Geochemistry of the Mount Windsor Volcanics; implications for the tectonic setting of Cambro-Ordovician volcanic-hosted massive sulfide mineralization in northeastern Australia

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doi: 10.2113/gsecongeo.90.5.1080
Authors:Stolz, A. J.
Author Affiliations:Primary:
University of Tasmania, Centre for Ore Deposit and Exploration Studies, Hobart, Tasmania, Australia
Volume Title:Economic Geology and the Bulletin of the Society of Economic Geologists
Source:Economic Geology and the Bulletin of the Society of Economic Geologists, 90(5), p.1080-1097. Publisher: Economic Geology Publishing Company, Lancaster, PA, United States. ISSN: 0361-0128
Publication Date:1995
Note:In English. 63 refs.; illus., incl. sects., 5 tables, sketch maps
Summary:The Mount Windsor subprovince is an important relic of Upper Cambrian to Lower Ordovician sedimentation and volcanism in the northern part of the Tasman orogenic zone. Volcanic-hosted massive sulfide mineralization occurs at several stratigraphic horizons within the volcano-sedimentary package and one major mine is operational within the belt. Major and trace element data and Nd isotope ratios are presented for the least altered coherent units from the three major volcanic-bearing formations in the Mount Windsor subprovince. The data are used to discriminate four major phases of volcanism and related intrusive activity derived from three isotopically discrete sources and to assess the geodynamic setting in which the volcanism occurred. The earliest phase of mafic volcanism has minor and trace element characteristics suggesting an alkaline intraplate or rift association and it was probably produced by partial melting of attenuated subcontinental lithospheric mantle. The overlying Mount Windsor Formation silicic volcanics have Nd isotope characteristics (εNd(480 Ma) = -4.7 to -12.8) that suggest they were produced by partial melting of underlying Precambrian crustal rocks. Mafic volcanics of the overlying Trooper Creek Formation include a low TiO2 suite and a high TiO2 suite with a range of distinguishing chemical characteristics but similar Nd isotope ratios (εNd(480 Ma) = 3.8-2.3), which indicate derivation from relatively depleted asthenospheric mantle variably modified by subduction processes. The high TiO2 suite is also represented by abundant intrusions within the underlying volcanic package. The more silicic volcanics in the Trooper Creek Formation appear to be cogenetic with their mafic associates but have varying Nd isotope ratios, which suggest progressive crustal interaction with increasing SiO2 content. Comparisons with modern volcanic compositions and ore depositional environments suggest that the volcanic and sedimentary units within the Mount Windsor subprovince were deposited in a back-arc basin developed by extension of continental lithosphere along the eastern Australian margin in the Late Cambrian and Early Ordovician. Mineralization and volcanic deposits of similar age farther north in the Tasman orogenic zone suggest that this basin may have had a north-south orientation, although there is no clear evidence remaining of the original arc front deposits.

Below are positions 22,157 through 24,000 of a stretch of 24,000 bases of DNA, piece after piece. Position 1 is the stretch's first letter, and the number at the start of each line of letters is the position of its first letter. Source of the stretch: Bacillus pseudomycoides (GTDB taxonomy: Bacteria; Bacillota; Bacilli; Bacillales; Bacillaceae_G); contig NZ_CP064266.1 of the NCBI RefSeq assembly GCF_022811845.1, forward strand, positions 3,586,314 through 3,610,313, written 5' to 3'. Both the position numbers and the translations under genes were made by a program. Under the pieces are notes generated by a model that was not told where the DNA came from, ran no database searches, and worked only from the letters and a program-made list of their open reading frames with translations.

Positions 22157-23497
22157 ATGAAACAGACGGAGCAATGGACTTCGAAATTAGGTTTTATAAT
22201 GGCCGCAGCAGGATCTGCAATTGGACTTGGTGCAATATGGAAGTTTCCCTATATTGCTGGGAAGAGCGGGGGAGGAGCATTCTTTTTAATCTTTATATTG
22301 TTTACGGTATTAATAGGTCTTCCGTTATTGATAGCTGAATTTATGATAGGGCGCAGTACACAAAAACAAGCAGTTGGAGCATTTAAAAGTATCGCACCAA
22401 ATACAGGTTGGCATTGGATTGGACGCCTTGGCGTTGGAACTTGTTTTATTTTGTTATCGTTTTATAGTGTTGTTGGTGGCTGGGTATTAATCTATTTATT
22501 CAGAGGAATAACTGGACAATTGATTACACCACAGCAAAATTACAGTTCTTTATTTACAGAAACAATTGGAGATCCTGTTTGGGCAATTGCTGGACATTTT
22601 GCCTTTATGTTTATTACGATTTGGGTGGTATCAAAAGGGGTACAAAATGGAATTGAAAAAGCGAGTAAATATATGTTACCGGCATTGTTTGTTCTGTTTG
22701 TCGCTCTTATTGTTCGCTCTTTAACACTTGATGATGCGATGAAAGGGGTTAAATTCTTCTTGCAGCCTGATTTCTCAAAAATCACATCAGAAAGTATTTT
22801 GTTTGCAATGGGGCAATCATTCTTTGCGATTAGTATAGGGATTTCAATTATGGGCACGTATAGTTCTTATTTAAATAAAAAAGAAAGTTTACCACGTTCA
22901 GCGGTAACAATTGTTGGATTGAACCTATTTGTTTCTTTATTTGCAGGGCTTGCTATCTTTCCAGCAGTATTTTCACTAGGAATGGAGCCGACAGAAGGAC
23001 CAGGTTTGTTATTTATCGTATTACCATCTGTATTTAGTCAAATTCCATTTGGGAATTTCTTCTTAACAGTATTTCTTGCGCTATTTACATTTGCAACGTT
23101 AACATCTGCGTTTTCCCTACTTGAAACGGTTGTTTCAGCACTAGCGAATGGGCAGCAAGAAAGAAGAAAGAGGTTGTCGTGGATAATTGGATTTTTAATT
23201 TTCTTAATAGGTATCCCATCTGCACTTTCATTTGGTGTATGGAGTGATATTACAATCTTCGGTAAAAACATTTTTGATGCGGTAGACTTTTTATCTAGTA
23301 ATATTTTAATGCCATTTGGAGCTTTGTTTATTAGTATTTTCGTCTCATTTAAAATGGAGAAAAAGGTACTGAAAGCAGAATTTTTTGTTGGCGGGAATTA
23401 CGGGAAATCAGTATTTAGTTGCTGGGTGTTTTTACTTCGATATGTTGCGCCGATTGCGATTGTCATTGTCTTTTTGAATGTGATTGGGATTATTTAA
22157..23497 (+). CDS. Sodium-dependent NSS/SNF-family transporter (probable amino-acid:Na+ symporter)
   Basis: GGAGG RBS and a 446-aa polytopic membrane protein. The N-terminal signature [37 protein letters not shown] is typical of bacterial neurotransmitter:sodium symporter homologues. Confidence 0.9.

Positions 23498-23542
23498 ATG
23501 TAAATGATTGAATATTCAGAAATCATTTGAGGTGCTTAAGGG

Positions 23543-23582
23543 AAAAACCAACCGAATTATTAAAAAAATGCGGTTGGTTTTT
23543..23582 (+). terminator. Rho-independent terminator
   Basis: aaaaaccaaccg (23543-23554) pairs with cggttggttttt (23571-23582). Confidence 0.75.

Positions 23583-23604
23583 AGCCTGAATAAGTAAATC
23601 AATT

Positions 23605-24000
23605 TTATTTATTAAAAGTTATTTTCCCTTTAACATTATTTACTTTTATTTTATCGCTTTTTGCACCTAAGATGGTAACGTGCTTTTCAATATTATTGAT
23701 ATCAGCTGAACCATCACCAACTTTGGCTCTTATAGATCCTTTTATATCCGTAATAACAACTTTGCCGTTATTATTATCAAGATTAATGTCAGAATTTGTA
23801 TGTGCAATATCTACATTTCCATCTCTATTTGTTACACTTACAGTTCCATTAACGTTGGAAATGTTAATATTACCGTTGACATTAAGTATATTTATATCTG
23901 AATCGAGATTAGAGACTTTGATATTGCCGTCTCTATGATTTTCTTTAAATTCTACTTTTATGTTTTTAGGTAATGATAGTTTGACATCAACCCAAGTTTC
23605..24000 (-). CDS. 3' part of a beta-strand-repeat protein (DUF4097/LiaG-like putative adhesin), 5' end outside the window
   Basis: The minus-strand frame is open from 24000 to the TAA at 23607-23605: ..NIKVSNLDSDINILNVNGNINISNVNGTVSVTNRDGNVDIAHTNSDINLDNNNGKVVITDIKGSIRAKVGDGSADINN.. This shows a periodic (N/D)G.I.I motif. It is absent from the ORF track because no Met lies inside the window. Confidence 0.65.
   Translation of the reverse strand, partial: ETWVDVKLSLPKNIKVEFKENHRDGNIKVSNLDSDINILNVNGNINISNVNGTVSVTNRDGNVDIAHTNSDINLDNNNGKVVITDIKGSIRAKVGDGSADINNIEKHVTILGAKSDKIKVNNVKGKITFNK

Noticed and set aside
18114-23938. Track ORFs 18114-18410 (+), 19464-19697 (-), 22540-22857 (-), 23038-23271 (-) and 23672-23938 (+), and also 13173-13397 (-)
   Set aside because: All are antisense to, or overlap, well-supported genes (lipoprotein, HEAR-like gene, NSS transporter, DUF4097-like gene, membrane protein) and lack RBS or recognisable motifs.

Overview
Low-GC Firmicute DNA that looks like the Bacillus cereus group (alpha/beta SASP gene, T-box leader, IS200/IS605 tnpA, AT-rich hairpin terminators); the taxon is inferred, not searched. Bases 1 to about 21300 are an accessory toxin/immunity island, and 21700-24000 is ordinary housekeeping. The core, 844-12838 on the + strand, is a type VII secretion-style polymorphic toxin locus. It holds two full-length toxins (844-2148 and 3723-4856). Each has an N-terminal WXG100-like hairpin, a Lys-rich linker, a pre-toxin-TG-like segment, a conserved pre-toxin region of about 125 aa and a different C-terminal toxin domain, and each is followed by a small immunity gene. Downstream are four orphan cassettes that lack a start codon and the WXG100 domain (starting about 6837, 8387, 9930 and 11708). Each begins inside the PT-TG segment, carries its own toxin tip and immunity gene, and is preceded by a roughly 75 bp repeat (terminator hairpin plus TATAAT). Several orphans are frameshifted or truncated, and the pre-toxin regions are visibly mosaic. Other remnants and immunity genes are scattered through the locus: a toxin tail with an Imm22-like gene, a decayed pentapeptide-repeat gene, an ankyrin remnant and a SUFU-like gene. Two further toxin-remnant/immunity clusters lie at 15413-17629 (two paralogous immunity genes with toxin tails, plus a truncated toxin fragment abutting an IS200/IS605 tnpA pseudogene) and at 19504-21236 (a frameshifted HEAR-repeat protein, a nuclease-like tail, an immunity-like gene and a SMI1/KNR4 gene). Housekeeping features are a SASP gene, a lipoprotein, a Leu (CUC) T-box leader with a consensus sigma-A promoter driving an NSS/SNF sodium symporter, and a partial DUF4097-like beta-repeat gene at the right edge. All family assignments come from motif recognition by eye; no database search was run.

Subjects:Basalts; Cambrian; Copper ores; Dikes; Geochemistry; Geodynamics; Gold ores; Host rocks; Igneous rocks; Intrusions; Isotope ratios; Isotopes; Lead ores; Lithosphere; Major elements; Mantle; Massive deposits; Massive sulfide deposits; Metal ores; Metals; Mid-ocean ridge basalts; Mineral deposits, genesis; Mineralization; Nd-144/Nd-143; Neodymium; Ordovician; Paleozoic; Partial melting; Rare earths; Sedimentary rocks; Sedimentation; Stable isotopes; Tectonics; Trace elements; Volcanic rocks; Volcanism; Zinc ores; Australasia; Australia; Queensland Australia; Tasman orogenic zone; Mount Windsor Subprovince; Mount Windsor Volcanics; Northeastern Australia; Puddler Creek Formation; Trooper Creek Formation
Abstract Numbers:96M/4248
Record ID:1996008585
Copyright Information:GeoRef, Copyright 2019 American Geosciences Institute.
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